This Week’s Highlights
- The U.S. State Department said U.S. and Russian teams led by Deputy Secretary of State Wendy Sherman and Deputy Foreign Minister Sergei Ryabkov held "professional and substantive" talks in Geneva on July 28. The Russian foreign ministry said the talks addressed "maintaining strategic stability, the prospects for arms control and measures to reduce risks." Washington wants China to be included in wider talks on nuclear arms control, while Russia wants Britain and France to become part of wider nuclear arms control talks with the United States, according to reporting by The Moscow Times/AFP and RFE/RL.
- President Biden said in his remarks at the Office of the Director of National Intelligence on July 27: “You know, we’ve seen how cyber threats, including ransomware attacks, increasingly are able to cause damage and disruption to the real world. I can’t guarantee this, and you’re as informed as I am, but I think it’s more likely we’re going to end up — well, if we end up in a war, a real shooting war with a major power, it’s going to be as a consequence of a cyber breach of great consequence,” according to the White House press office.
- Russian President Vladimir Putin’s government is forcing the U.S. diplomatic mission in Russia to stop employing foreign nationals in any capacity on Aug. 1, slashing the number of personnel staffing the U.S. Embassy and consulates by around 90 percent and leaving only a skeleton crew of U.S. diplomats, Foreign Policy reported.
- The yuan accounted for 17.4% of bilateral trade settlements between China and Russia in 2020, up from 3.1% in 2014. This year, Russia first included the yuan among the currencies for investment of National Welfare Fund (NWF), and then doubled its share from 15% to 30%, as reported by Interfax.
- Troops of Russia’s Eastern Military District will take part in large-scale joint drills dubbed Interaction 2021 on the territory of China. About 10,000 military personnel from both countries will hone their skills during the drills in mid-August, Russia’s Defense Ministry specified. Chinese Defense Minister Wei Fenghe invited his Russian counterpart Sergey Shoigu to attend the joint military exercises, TASS reported.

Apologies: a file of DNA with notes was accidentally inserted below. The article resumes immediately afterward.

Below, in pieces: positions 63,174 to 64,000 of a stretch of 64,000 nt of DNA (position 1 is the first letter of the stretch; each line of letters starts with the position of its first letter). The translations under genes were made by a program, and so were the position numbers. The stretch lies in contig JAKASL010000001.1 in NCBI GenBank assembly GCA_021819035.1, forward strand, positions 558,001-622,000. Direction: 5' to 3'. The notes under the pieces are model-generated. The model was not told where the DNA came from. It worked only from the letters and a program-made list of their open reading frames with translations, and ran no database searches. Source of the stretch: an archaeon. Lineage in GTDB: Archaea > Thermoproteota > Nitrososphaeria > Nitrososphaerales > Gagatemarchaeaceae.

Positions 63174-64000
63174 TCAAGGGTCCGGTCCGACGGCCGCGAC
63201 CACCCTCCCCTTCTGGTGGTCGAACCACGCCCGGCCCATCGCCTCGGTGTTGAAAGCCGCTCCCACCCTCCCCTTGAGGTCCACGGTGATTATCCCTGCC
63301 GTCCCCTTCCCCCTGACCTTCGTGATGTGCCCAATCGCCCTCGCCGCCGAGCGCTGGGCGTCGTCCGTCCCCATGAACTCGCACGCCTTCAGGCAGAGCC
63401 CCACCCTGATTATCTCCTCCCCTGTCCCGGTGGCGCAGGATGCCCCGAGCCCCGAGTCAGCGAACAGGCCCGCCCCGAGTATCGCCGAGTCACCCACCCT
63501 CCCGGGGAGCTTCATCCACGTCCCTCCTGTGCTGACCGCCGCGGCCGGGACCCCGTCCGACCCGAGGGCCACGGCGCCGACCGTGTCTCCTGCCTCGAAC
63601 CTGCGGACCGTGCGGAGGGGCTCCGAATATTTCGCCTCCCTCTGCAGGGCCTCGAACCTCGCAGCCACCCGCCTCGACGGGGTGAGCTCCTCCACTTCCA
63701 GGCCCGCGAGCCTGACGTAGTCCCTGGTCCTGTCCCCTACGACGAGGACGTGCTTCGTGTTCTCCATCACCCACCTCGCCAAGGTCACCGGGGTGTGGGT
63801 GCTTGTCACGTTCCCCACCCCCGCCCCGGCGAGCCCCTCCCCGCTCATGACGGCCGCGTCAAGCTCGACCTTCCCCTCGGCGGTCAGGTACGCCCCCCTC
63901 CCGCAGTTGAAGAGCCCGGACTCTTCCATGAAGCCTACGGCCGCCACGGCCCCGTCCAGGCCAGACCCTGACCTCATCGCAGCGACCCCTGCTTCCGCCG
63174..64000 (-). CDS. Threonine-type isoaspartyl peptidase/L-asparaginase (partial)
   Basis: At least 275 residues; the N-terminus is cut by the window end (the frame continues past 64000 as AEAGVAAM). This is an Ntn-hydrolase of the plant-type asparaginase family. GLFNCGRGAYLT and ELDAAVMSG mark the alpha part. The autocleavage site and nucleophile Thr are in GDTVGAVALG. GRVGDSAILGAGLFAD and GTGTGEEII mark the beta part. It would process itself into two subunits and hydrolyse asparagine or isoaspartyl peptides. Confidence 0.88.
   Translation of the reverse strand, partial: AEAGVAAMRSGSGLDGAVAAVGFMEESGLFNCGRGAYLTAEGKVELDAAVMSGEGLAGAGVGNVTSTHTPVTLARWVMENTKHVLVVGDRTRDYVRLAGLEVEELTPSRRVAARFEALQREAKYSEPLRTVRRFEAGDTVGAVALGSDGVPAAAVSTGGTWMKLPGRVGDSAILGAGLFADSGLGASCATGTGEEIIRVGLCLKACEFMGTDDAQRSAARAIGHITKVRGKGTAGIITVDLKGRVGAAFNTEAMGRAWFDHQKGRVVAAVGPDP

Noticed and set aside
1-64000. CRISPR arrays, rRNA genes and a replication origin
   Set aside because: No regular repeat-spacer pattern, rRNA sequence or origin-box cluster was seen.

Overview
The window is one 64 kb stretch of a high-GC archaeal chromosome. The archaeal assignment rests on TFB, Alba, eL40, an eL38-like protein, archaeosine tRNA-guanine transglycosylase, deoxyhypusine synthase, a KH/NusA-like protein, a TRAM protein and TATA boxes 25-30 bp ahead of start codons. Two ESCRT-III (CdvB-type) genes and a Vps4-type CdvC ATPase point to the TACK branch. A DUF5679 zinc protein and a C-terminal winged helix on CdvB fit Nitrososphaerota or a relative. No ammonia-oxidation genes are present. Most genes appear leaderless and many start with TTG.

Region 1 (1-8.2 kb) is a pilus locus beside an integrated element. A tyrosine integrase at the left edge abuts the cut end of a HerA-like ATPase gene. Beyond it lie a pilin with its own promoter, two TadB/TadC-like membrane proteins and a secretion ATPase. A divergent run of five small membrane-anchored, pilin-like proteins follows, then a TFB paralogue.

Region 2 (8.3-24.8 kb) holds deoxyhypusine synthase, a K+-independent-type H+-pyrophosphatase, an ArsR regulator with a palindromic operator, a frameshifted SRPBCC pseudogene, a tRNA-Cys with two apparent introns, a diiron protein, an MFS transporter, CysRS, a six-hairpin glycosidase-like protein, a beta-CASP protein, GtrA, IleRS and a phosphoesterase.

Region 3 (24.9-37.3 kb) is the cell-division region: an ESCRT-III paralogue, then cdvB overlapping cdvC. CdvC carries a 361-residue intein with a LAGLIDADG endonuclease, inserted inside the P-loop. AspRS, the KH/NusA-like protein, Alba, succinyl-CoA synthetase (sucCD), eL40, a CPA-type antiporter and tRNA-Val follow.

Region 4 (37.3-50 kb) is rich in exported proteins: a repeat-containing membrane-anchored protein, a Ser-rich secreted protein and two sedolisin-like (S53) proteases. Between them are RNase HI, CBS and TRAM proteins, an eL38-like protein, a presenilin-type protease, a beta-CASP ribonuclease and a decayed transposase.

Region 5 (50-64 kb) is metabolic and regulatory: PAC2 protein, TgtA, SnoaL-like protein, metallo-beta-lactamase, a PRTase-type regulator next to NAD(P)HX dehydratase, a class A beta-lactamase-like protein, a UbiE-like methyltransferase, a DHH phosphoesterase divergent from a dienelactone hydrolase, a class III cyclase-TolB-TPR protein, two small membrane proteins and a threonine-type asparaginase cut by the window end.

- Foreign Minister Sergei Lavrov becomes the latest Russian political figure to praise the Taliban militant group this week, with the Kremlin calling it a “powerful force” and Russia's envoy for Afghanistan calling its rapid takeover of border areas “positive” for regional security, according to The Moscow Times.
- Swiss prosecutors have closed a decade-long investigation into the money-laundering scandal exposed by Russian lawyer Sergei Magnitsky, Financial Times reported.
- Real disposable incomes in Russia grew in annual terms in the second quarter for the first time since early 2020, while unemployment has almost returned to pre-pandemic levels, Reuters reported. Meanwhile Russia's GDP increased by 4.6% year on year during the first half of 2021, according to bne IntelliNews.
This Week’s Highlights
Given Vladimir Putin's greater ideological affinity for China than for the United States and his obsession with the possibility of liberal revolution, a frenemy alliance with the United States to counter the material danger posed by China is highly unlikely as long as Putin's regime continues, writes Mark L. Haas of Duquesne University.
Expert on the activities of the Russian secret services Andrei Soldatov offers his answer to the question on why Russia is not using Pegasus spyware. On the world market for espionage technology, Russia is a seller, not a buyer, he explains, noting that the FSB is extremely paranoid about foreign spyware.
Revitalizing U.S. foreign policy will require more than a renewed commitment to diplomacy; instead, policymakers should embrace the evidence-based policy movement, write Dan Spokojny and Thomas Scherer for War on the Rocks. Its methods would enhance American leaders’ ability to achieve national security objectives by reducing costly inefficiencies, reducing misperceptions, and transforming U.S. institutions into organizations that can continually learn, they argue.
When German chancellor Angela Merkel steps down after the 2021 Bundestag elections, she will leave a substantial void in EU-Russia relations, write Janis Kluge and Leslie Schübel for the National Interest. Despite the different profiles of the front-running candidates, Germany’s foreign policy will most likely face only a gradual update once the dust of the election campaigning has settled, they assert. The most probable outcome of the election is a coalition government that involves both Laschet and Baerbock, leading to bipartisan compromise instead of radical change, according to Kluge and Schübel.
The main message [in Putin’s recent article on Ukraine] can be interpreted as both a proposal and a warning, writes Fyodor Lukyanov, head of Russia’s Council on Foreign and Defense Policy. Putin’s proposal is that Moscow recognizes the reality and does not intend to restore what was lost or to dispute what happened, which it was always suspected of, while the warning is that the proposal is only valid if the reality is understood by all interested parties, which are not going to abuse it, he writes.
With Belarus, the past to be remembered and studied is right before our eyes, according to Michael Kimmage, professor of history at the Catholic University of America. Call it the Ukraine trap, he writes. He argues that worst-case scenarios have been avoided in Ukraine not because Russia has been coerced into backing down but because of the unspoken moderation of Western policy, he writes. In Belarus, the worst-case scenarios should be avoided too, he writes.Read more